If you missed the previous posts, here are links:
  • Part I: Carin's insights into the different types of editing. 
  • Part II: Common editorial problems
  • Part III: More editorial problems. 
  • Part IV: Show, Don't Tell
  • Part V: Can you over-describe?
  • Part VI: Why do you need an agent?
  • Part VII: What do you do when an agent offers to represent you?

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I'll be switching gears and highlighting three North Carolina authors whose books are coming out later this month--complete with giveaways too!

Thanks for stopping by!

Monday, September 10, 2012

Summer of the Gypsy Moths


Next week I'll be sharing Carin Siegfried's last post in her "Insights into Editing" series. Meanwhile, here is a review on a new book for girls. 

On the surface, Summer of the Gypsy Moths by Sara Pennypacker (Balzar & Bray, 2012), is the story of two girls who form an unlikely alliance and friendship. But dig deeper, and you’ll find  ties like, “strands of spider silk: practically invisible, maybe, but strong as steel” (p.1) which are woven throughout this middle grade novel.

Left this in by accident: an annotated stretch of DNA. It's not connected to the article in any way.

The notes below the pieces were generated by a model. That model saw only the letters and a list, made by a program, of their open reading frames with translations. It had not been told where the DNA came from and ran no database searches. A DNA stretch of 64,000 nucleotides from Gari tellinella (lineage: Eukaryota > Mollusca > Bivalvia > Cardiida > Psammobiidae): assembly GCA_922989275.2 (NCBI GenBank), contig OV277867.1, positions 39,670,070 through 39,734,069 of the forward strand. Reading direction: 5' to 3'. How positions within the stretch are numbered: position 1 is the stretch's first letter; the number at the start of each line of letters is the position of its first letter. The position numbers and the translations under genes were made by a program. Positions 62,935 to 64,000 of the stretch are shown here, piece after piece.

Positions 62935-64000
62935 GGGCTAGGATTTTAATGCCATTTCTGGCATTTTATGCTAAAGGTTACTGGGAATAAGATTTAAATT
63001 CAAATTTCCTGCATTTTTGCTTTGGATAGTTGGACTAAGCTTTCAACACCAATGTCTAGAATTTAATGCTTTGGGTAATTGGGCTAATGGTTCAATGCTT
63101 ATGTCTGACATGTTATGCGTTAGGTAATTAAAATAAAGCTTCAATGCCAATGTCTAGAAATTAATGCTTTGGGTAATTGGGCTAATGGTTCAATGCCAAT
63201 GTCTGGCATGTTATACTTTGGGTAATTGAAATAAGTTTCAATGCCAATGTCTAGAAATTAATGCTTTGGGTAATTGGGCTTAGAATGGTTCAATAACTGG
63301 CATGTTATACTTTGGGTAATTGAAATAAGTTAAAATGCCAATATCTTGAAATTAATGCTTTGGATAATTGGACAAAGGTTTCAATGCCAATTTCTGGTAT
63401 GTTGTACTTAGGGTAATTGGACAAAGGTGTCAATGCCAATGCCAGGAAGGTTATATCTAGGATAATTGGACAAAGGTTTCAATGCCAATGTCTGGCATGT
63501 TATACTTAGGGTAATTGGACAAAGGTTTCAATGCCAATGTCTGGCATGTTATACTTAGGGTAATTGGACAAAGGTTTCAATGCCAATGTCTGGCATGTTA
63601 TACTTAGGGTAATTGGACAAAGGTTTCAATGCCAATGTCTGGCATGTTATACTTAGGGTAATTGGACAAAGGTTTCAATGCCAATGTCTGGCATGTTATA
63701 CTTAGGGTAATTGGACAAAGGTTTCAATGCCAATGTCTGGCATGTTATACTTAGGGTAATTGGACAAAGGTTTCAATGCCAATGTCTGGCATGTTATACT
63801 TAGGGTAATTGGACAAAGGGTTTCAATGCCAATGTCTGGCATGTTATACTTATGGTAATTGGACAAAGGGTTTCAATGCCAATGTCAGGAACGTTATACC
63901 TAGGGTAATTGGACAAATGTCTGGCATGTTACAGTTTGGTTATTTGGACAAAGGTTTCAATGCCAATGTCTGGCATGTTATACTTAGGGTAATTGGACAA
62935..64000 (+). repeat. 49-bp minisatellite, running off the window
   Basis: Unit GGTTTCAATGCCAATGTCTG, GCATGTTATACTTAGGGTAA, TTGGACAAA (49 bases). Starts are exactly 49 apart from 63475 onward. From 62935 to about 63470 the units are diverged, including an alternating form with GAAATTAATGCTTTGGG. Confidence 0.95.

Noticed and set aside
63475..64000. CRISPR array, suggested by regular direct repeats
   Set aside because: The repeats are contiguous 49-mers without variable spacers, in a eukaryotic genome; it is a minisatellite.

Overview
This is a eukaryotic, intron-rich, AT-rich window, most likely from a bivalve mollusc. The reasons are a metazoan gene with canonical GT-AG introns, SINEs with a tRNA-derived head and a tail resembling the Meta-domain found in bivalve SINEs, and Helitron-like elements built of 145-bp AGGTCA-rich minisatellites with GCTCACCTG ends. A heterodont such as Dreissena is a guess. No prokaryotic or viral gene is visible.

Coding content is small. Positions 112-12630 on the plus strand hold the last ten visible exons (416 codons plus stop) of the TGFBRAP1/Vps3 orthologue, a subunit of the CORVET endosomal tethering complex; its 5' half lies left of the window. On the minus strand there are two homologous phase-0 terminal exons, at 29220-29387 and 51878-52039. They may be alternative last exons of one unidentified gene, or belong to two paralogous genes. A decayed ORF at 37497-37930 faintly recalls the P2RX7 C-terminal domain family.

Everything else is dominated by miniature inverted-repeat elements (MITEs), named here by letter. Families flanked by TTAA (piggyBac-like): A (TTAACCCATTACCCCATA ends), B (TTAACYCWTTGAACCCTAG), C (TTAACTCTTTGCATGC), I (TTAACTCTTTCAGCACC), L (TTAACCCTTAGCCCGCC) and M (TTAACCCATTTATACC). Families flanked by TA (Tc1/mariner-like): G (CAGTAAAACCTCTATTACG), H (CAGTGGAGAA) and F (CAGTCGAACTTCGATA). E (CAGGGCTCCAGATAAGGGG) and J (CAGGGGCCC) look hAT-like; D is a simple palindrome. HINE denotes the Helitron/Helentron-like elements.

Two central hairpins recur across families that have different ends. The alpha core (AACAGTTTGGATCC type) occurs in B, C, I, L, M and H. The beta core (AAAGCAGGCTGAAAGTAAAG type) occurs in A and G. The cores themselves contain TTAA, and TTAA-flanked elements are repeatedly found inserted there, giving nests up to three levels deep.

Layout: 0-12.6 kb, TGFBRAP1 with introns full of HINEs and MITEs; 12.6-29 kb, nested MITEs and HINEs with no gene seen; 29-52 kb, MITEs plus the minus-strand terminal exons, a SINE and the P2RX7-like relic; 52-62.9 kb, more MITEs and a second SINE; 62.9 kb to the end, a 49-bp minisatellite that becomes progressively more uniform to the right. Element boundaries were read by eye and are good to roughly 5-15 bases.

Stella and Angel barely talk to one another in the small house they share with Stella’s great-aunt Louise, a caretaker for a small group of rental cottages on Cape Cod. When Louise dies suddenly the girls are forced to work together in order to survive.

The girls meet the job at hand—keeping the cottages open for the summer season—and develop trust and affection for one another.  This is shown dramatically when Stella gives Angel, who deeply fears the ocean, her first swimming lesson.
          
“Angel,” I said. “Take a deep breath and fell your lungs, then fall back. I’ll catch you. Fall back.”

“I can’t,” Angel said.

“You can. I’ll catch you.”

“You swear”

“I swear.”

Angel fell back and I caught her shoulders. “Now arms out and relax. You’re floating.”

Both Stella and Angel wrestle with feeling abandoned by their families and part of the book’s triumph is how they each discover a place to belong.  Since I am writing a book with the theme of an unlikely friendship between two girls, I noticed how Pennypacker expertly showed each girl using the friendship to meet their own goals.

If you read this book with your daughter or students, consider the role that the gypsy moths play (their name means “destroyer”), as well as the seagulls, blueberry bushes, and the simple acts of gardening, and cleaning.

Pennypacker brings a lot to this book; I hope you and a young reader savor it together.